The Last Enemy
EmptyAirdate: 9 p.m. Sunday, Oct. 5 (KCET)
The first of a five-part conspiracy thriller on PBS' "Masterpiece Contemporary" series, scheduled for successive Sunday evenings, kicks off with a breathlessly cut and paced 90-minute episode. From the word go, the central conspiracy is framed in an international context, injected with a deadly virus, and populated with a cast of techno-geeks for whom love and death are like the remorseless on-off states of computer chips.
Making it even more delicious for fans of such borderline sci-fi is the setting, a world in the not-too-distant future where an unruly mixture of government and private surveillance -- using a combination of mostly familiar and occasionally futuristic technology (highlighted by some cool 3-D Internet surfing) -- is on the verge of creating a superdatabase that gives the government unlimited access to personal data. The most substantial difference between then and now is the openness with which the government carries out its surveillance. As one character says ironically, "The only right we've lost is the right to disappear."
It might have turned into an entirely conventional game of cat and mouse, but writer Peter Berry keeps the focus unswervingly on a brilliant mathematician (Benedict Cumberbatch) who stumbles on the database after returning from four years studying killer bees in China. For Cumberbatch, it's the nightmare many of us already feel trapped in.
While most of the other cast members are relegated to relatively one-dimensional roles, Cumberbatch gets the job of connecting them all with a complex characterization that has him careening charismatically from clueless innocent to resourceful man of action in the manner of Jason Bourne.
The surrounding cast busies itself primarily with creating ambiguity sizzling with tension, led by Anamaria Marinca as a refreshingly unconventional hero, Robert Carlyle as a tall, dark and handsome rogue and Eva Birthistle as blond bombshell of a control agent.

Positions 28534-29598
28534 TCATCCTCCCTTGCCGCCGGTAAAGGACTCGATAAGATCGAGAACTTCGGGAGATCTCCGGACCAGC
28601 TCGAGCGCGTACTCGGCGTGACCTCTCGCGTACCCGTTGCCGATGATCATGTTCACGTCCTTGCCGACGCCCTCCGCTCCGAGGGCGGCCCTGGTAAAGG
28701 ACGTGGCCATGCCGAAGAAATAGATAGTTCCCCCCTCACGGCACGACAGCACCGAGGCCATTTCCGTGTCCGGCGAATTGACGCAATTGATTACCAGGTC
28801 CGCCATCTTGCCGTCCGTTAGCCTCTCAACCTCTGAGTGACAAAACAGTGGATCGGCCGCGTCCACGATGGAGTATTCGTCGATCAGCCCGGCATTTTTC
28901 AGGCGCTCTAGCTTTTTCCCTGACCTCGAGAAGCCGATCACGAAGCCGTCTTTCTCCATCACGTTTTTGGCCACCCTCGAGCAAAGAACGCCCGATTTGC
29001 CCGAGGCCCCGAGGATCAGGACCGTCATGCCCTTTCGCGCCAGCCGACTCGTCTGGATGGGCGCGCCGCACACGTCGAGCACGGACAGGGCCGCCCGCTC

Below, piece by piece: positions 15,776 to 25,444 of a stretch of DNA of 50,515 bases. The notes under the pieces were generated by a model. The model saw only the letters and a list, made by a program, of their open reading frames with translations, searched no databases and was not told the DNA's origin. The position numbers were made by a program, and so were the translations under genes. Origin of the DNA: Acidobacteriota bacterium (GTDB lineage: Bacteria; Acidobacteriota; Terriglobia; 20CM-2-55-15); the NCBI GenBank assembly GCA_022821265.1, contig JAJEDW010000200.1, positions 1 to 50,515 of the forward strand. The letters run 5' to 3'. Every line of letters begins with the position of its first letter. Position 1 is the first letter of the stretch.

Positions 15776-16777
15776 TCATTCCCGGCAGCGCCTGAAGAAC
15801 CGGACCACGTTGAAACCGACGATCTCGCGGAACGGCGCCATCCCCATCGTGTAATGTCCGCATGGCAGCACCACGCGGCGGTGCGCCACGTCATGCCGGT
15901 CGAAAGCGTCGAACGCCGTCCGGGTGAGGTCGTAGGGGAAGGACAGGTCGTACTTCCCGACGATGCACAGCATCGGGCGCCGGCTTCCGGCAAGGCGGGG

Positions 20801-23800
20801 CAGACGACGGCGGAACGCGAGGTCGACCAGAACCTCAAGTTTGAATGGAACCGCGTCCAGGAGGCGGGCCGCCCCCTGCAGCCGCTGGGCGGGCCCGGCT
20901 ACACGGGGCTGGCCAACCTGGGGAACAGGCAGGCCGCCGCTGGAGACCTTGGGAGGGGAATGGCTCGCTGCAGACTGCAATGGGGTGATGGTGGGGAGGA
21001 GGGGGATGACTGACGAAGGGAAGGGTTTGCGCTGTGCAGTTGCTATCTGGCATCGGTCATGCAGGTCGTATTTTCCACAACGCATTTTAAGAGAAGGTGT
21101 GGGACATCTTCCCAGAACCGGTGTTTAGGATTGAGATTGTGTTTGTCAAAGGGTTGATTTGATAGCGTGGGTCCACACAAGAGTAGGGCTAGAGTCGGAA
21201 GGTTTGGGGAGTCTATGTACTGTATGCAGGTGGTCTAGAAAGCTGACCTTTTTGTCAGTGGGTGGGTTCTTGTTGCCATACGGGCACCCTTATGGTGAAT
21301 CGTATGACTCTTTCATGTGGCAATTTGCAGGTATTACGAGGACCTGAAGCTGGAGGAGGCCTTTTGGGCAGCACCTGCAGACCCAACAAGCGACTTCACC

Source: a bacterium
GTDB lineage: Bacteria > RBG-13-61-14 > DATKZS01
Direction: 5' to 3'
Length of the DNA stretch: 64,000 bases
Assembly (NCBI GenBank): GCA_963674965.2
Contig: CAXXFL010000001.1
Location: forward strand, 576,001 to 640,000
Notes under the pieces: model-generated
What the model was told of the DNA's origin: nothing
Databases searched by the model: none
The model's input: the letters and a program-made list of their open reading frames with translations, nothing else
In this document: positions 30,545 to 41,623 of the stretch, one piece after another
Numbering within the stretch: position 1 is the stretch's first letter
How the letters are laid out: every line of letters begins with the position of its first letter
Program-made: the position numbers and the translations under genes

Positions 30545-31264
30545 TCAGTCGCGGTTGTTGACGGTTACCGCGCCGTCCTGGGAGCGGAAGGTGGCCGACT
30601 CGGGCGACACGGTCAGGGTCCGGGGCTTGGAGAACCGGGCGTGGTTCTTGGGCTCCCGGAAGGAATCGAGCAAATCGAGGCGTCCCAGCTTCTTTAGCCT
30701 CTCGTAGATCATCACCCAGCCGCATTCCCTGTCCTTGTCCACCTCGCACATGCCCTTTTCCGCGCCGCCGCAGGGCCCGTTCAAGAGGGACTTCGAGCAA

Everything about the production is first-class. The frenetic speed with which the story unfolds at first seems incoherent but soon settles into a hypnotic rhythm of action, reflection and periodically igniting personal chemistry.
Magnus Fiennes' ingenious score mixes minimalism, tick-tocks (sometimes set in time with typing on computer keyboards), lyrical serialism and even a snatch of Mozart's "Requiem" accompanied by a particularly nasty electronic organ.
Production: BOX TV and WGBH and the BBC
Executive producers: Justin Thomson-Glover, Patrick Irwin, Adrian Bate and Rebecca Eaton;
Producer: Gub Neal; Director: Iain B. MacDonald;
Writer: Peter Berry;
Director of photography: Nigel Willoughby;
Editor: Steve Singleton;
Composer: Magnus Fiennes;
Production designer: John Stevenson;
Casting: Gail Stevens and Will Davies.
Cast: Stephen Ezard: Benedict Cumberbatch; Yasim Anwar: Anamaria Marinca; Michael Ezard: Max Beesley; David Russell: Robert Carlyle; Eleanor Brooke: Eva Birthistle; Barbara Turney: Geraldine James; Patrick Nye: David Harewood; George Gibbon: Christopher Fulford; Nadir: Alina Ioana Serban.